Fireworks

Bursts of fireworks light up the sky over Monument Point at Heisler Park during the annual Laguna Beach fireworks show in 2012. (DON LEACH / Coastline Pilot / July 4, 2012)

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"No Fireworks" signs are posted on lightpoles lining Coast Highway and Laguna Canyon Road en route into Laguna Beach, which can only mean one thing: Fourth of July looms.

The Laguna Beach Fire Department will boost staffing from 12 firefighters to 20 on July 4 to ensure safety, Fire Chief Jeff LaTendresse said.

The Police Department is likely to increase patrols as well. Capt. Jason Kravetz said last July 4, the department had 62 people on duty, twice the staffing of a regular summer day. This included 10 civilian employees to direct traffic.

The city is a fireworks-free zone, except for the city-sponsored light show off Heisler Park's Monument Point at 9 p.m. on the Fourth. It is illegal to possess, sell or shoot off fireworks within the city.

Revelers have obeyed the fireworks rules on the holiday for the past two years. Police have not arrested anyone for selling or possessing fireworks since Independence Day 2010, according to department statistics.

In 2009 and 2010, police arrested four people — two each year — for possessing fireworks, the department said. Police made four other fireworks-related arrests since 2007, but those occurred at different times of the year.

The most common explosives are "safe and sane" fireworks, which include Piccolo Petes and sparklers, according to LaTendresse.

The Fire Department lumps fireworks into two other categories. One grouping includes firecrackers and bottle rockets, which often come from Mexico, while the other, more serious types include M-80s or M-1000s, said Api Weinert, the department's training and emergency medical services chief.

Firecrackers and bottle rockets carry misdemeanor charges while possession or use of M-80s is a felony, Weinert said.

If police or fire officials find someone with an M-80, Orange County bomb squad officers are dispatched to the scene, Weinert said.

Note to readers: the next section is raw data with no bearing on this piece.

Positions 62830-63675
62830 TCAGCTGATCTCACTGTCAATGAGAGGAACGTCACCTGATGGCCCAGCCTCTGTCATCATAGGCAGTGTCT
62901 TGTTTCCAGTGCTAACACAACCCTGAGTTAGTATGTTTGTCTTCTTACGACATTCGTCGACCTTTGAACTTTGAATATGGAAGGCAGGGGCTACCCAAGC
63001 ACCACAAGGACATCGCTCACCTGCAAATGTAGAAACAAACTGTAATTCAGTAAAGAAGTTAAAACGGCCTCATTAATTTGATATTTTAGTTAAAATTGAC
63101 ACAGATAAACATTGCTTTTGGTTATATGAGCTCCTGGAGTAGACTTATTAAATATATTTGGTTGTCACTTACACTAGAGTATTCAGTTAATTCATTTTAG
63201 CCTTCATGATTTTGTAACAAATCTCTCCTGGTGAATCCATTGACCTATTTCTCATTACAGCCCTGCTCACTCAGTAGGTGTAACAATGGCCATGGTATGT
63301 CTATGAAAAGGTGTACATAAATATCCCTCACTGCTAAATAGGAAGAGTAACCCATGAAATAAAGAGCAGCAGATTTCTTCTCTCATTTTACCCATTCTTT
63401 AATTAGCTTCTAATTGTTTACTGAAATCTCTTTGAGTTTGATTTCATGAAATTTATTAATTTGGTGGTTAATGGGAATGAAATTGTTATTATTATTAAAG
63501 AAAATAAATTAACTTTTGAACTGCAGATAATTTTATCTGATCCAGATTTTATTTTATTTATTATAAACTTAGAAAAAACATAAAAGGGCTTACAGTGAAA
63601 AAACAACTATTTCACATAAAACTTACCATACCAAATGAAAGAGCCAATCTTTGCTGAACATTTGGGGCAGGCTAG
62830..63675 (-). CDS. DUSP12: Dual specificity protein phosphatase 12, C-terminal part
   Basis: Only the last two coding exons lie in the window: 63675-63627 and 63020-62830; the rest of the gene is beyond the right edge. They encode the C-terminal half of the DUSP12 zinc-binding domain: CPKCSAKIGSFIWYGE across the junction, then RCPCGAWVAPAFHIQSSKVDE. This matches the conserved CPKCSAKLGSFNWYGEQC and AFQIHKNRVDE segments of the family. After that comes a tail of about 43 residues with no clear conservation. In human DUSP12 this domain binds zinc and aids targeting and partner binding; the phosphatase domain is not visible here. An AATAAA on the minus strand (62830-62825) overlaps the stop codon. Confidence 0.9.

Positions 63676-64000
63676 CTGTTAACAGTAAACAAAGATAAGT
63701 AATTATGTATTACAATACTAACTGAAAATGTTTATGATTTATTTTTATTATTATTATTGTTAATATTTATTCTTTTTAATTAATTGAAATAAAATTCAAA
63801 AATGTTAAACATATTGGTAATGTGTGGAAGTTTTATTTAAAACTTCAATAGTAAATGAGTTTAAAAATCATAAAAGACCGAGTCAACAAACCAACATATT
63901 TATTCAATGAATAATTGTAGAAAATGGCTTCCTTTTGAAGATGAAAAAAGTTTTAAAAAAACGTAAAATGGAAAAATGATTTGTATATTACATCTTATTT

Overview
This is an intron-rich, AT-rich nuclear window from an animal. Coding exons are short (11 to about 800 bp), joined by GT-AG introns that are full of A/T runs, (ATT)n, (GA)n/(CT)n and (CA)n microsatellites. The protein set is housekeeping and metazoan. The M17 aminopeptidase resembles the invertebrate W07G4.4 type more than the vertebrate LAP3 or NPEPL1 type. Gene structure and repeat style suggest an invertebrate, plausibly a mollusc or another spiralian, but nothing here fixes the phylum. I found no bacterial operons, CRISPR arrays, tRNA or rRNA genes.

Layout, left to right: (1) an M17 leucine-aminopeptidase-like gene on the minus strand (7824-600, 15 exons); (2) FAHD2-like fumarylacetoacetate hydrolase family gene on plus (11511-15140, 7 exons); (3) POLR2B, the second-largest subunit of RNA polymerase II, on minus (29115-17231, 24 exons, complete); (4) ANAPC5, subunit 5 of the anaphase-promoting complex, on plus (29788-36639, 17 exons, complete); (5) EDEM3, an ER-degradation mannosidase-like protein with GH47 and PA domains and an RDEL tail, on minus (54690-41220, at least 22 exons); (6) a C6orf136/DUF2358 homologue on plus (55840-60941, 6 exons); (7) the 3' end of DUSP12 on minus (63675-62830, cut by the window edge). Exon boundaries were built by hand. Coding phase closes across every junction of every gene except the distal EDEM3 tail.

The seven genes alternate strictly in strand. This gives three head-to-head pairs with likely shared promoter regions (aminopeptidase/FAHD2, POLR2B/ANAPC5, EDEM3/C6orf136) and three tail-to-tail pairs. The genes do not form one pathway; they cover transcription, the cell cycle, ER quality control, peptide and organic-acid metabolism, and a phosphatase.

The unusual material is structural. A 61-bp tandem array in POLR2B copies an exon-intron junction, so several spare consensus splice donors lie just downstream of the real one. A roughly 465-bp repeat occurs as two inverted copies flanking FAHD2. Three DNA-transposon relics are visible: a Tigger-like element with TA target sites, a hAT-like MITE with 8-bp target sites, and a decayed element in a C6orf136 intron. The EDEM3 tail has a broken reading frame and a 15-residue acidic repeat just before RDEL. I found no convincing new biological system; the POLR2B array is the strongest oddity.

Firefighters focus on areas with a lot of brush, such as hillsides, to prevent fireworks-spawned blazes.

"[People] buy safe-and-sane fireworks outside the city, bring them in and light them off in brush areas ... . We've had building fires and brush fires," Weinert said.

Last year a fire caused $5,000 in damage to a building, according to an Orange County Fire Authority report. The cause was youngsters playing with fireworks, LaTendresse said.

An extra paramedic will be on duty July 4 to attend to any injuries, according to LaTendresse, who said fire prevention goes on all year.

"We collect this stuff year-round and store it at the fire station in secure containers," he said.

The Orange County Fire Authority seized 554 pounds of illegal fireworks last year compared with 206 pounds of explosives in 2011, according to a report based on information from several cities and hospitals.

LaTendresse said he did not know how many pounds came from Laguna Beach.

Countywide injuries decreased to 19 last year — Laguna Beach had one — compared with 27 in 2011, the report said. Hand and eye injuries accounted for 75% of the total.

In one case, a firecracker burned a 3-year-old boy's face, neck and back.

LaTendresse encouraged people to enjoy the Fourth safely by going to Monument Park or heading into the hills to get a prime vantage point for nearby cities' fireworks shows.

If You Go

What: Laguna Beach fireworks show

Where: Heisler Park (Monument Point)

When: 9 p.m. July 4. Beginning at 5 p.m., the area from Rock Bench at Myrtle Street to Rockpile Beach stairs at Jasmine Street will be closed to the public.

Cost: Free

Information: (949) 497-0352; http://www.lagunabeachcity.nethttp://www.lagunabeachcity.net/default.asp

Alcohol and smoking are prohibited on beaches, and no tents, canopies or barbecues are allowed on beaches or parks.

To ease traffic heading out of the city on Laguna Canyon Road, the road's center lane from Canyon Acres and El Toro Road will be open to vehicles following the fireworks show.